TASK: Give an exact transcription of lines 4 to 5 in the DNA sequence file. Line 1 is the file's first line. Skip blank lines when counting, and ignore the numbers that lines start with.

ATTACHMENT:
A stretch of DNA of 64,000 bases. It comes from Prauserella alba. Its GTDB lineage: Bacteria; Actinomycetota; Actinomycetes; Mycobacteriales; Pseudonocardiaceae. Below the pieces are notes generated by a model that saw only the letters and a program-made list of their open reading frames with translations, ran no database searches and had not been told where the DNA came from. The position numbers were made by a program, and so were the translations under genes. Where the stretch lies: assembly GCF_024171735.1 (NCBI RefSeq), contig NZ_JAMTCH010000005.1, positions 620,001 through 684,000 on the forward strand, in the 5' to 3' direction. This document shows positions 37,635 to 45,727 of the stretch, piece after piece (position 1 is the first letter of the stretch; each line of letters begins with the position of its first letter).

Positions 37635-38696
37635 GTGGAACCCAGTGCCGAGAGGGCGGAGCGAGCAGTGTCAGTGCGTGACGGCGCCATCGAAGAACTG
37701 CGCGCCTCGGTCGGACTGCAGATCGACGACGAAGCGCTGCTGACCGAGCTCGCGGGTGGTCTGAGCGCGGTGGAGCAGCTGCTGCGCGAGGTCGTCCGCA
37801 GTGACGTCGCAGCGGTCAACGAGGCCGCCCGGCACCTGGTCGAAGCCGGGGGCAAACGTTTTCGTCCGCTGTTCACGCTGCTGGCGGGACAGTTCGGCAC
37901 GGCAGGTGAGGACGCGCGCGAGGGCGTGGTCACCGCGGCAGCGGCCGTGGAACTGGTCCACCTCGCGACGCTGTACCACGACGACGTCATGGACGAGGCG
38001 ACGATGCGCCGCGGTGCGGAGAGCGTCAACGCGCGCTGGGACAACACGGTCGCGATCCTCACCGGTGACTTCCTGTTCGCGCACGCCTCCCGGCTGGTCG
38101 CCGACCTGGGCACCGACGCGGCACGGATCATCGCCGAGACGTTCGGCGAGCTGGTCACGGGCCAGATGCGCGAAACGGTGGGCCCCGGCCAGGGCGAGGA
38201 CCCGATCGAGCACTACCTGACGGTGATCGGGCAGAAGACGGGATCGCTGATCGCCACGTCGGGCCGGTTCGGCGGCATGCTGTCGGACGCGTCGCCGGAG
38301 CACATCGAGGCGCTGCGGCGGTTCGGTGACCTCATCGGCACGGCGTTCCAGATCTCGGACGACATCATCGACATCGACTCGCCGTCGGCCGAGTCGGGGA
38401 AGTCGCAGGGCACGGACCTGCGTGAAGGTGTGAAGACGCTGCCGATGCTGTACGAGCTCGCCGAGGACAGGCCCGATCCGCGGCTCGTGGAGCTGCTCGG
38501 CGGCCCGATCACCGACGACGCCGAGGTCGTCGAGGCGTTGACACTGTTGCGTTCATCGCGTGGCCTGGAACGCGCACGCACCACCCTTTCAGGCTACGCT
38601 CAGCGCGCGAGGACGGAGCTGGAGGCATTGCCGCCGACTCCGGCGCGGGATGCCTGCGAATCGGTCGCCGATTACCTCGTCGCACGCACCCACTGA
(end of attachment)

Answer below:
37701 CGCGCCTCGGTCGGACTGCAGATCGACGACGAAGCGCTGCTGACCGAGCTCGCGGGTGGTCTGAGCGCGGTGGAGCAGCTGCTGCGCGAGGTCGTCCGCA
37801 GTGACGTCGCAGCGGTCAACGAGGCCGCCCGGCACCTGGTCGAAGCCGGGGGCAAACGTTTTCGTCCGCTGTTCACGCTGCTGGCGGGACAGTTCGGCAC